How will you do that There are a number of different mechanisms. At the top, this solution has to come from the NGO community and NGO community data sources; it cannot come from Public Interest Registry, we're a third party neutral registry. We can't become an arbitrator of who is and who isn't. But if you look across the NGO community, in India and globally, there's a multitude of sources. There are NGO associations that are known to be legitimate associations who have members, there are lists, in India, there are government lists... There are other organizations who have verified NGOs for purposes...if you get favourable tax code treatment in certain countries. So, there's a multiplicity of sources of data that are out there. What we need to do is two things -- use the data that the community deems verified. Number two, after using that data to check an organization, provide a back-end mechanism, so that if an illegitimate NGO gets in, the community has a mechanism to challenge that, to raise a red flag, and so that's what we're building -- a two-piece verification system, one on the front-end using community-based data and then a back-end check.

Are there any .ngo websites right now No, this will, likely, go live sometime in late 2013 or early 2014. The application process is still happening. The evaluation of applications will take a little bit of time. There have been 1,400 applications for new addresses from around the world, 1,400 new extensions. So, think .com, .net, .org, .in; 1,400 new addresses.

Have people started approaching you for .ngo websites Yes, we're already getting demand.

How popular do you think this domain will be in India My sense is that it's gonna be very successful in India and I say that for two reasons. Number one, partnering with DEF (Digital Empowerment Foundation) in the last 12-plus months and going out into the field, there are a couple of things that we've learnt, and I've learnt: Grass-roots NGOs and the people who work in them are very sophisticated. They understand what the Internet can do for them, that this isn't a paternalistic offering that is somehow bringing them online and giving them value they don't realize. They've got sophistication, they know about the Internet, they know about social media. What they need is to be connected and provided with the tools and that's it. DEF, what they bring is the training, the education. So we've brought 700-plus grass-roots organizations online using .org and DEF provided the Wordpress training, on how to develop and manage the content on your website. And that empowers them to then manage their online presence. The social medium, while they understand the value of it, and what it can do in projecting themselves online, at the same time, your reputation can be attacked. And it's the kind of thing where if you're going to do it well, you need to dedicate a full-time resource, a person to 24x7 manage your outreach and your reputation. A lot of NGOs can't afford to dedicate a full-time hand. So this provoked one of the questions in this basket of services we can provide around the name, and providing social media tools in a closed user group environment was one of the ideas that we came up with after interacting with the NGOs. So, I think, the .ngo domain is going to be very successful because the demand is there, the sophistication is there, and it's just a matter of getting the tools into the hands of NGOs. That's how I see it.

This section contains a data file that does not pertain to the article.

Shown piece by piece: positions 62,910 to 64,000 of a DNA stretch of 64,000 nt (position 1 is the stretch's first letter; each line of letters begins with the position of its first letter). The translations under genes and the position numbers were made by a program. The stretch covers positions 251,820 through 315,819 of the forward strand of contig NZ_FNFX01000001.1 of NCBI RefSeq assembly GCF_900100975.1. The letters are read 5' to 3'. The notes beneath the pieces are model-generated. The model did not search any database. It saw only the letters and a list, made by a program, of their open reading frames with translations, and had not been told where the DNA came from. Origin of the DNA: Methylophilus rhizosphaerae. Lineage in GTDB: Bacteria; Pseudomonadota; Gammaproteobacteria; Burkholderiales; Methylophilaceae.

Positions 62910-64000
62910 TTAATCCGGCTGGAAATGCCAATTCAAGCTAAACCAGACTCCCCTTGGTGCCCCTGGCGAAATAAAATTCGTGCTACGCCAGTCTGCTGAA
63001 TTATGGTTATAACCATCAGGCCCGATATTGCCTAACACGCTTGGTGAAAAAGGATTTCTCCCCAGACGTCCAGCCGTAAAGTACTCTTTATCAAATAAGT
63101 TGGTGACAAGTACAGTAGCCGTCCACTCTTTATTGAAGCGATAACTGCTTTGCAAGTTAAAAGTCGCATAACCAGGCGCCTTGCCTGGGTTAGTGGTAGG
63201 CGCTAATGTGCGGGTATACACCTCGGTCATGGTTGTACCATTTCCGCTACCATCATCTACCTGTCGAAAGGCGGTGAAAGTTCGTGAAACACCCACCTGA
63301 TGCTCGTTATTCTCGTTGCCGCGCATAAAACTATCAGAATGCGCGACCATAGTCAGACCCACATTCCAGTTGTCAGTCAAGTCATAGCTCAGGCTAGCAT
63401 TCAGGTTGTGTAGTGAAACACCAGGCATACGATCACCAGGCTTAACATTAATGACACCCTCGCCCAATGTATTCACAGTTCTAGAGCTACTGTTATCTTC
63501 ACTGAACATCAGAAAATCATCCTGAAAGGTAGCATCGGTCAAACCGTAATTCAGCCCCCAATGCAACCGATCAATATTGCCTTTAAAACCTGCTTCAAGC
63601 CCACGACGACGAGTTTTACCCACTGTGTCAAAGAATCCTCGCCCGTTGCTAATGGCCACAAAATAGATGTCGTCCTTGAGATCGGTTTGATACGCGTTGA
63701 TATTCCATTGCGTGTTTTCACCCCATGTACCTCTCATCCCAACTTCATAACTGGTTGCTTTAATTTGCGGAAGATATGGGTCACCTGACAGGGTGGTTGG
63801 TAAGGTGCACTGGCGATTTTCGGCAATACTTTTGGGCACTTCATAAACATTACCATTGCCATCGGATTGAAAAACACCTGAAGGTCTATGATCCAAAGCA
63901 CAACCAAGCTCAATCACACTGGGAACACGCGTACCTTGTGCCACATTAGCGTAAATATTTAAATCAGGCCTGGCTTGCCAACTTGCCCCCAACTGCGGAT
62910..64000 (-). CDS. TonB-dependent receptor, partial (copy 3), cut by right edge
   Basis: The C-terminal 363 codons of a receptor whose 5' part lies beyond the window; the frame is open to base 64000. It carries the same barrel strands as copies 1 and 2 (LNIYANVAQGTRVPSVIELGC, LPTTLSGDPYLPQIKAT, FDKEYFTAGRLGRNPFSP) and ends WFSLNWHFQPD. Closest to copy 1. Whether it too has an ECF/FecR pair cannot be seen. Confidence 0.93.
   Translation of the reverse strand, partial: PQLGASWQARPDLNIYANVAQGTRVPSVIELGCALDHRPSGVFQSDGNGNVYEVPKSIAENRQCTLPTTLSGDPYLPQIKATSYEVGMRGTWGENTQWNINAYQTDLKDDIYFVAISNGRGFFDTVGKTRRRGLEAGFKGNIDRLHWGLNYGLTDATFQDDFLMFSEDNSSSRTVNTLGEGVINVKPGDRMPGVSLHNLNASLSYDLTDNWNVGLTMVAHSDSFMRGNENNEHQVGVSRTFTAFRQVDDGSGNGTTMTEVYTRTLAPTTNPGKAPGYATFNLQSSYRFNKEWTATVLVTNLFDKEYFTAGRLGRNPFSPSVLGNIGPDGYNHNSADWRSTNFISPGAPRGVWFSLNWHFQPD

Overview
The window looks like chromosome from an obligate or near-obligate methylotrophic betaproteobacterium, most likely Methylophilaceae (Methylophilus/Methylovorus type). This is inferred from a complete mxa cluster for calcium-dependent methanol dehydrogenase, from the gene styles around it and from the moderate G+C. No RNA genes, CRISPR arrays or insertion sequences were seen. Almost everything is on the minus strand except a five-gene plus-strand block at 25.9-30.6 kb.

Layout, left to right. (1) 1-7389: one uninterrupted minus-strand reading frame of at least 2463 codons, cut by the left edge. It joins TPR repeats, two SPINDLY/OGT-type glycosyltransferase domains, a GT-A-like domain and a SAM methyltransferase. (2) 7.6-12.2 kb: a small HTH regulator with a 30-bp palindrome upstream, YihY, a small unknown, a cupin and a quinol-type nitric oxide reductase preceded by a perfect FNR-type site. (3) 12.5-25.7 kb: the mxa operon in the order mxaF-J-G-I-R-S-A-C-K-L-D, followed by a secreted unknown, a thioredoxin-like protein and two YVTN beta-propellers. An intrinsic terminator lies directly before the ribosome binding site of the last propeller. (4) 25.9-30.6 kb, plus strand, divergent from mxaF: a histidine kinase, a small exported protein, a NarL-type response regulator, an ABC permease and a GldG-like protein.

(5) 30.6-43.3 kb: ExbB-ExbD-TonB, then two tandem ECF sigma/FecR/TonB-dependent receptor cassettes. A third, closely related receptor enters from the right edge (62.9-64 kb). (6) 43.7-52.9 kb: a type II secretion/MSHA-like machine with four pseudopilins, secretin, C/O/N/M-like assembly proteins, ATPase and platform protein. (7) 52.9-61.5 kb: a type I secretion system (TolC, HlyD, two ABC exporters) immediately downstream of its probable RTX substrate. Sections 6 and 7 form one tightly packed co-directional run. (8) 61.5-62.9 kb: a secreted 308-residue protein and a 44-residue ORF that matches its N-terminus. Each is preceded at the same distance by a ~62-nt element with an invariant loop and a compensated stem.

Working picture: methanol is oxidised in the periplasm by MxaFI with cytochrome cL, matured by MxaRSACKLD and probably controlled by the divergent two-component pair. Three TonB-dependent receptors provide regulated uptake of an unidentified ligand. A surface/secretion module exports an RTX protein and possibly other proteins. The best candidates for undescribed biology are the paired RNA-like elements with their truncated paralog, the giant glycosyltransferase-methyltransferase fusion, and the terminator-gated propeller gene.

___ (c)2012 the Mint (New Delhi) Visit the Mint (New Delhi) at Distributed by MCT Information Services